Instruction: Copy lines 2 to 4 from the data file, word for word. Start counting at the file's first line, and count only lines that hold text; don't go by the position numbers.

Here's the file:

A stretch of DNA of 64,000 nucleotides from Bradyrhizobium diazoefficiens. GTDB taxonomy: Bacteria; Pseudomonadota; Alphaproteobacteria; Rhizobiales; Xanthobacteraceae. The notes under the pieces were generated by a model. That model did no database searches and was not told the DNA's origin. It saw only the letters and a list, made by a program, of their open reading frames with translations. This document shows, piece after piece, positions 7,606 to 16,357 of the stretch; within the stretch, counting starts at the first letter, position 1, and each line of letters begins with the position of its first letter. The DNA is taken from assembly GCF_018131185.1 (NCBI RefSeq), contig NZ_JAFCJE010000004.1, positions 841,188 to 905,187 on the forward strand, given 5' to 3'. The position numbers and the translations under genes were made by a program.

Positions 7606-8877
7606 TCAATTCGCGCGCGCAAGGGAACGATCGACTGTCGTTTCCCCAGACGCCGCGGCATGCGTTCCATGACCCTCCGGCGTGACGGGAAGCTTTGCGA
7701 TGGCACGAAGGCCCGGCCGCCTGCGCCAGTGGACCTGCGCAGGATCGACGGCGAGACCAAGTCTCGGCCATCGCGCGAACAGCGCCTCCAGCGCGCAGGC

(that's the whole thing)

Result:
Positions 7606-8877
7606 TCAATTCGCGCGCGCAAGGGAACGATCGACTGTCGTTTCCCCAGACGCCGCGGCATGCGTTCCATGACCCTCCGGCGTGACGGGAAGCTTTGCGA
7701 TGGCACGAAGGCCCGGCCGCCTGCGCCAGTGGACCTGCGCAGGATCGACGGCGAGACCAAGTCTCGGCCATCGCGCGAACAGCGCCTCCAGCGCGCAGGC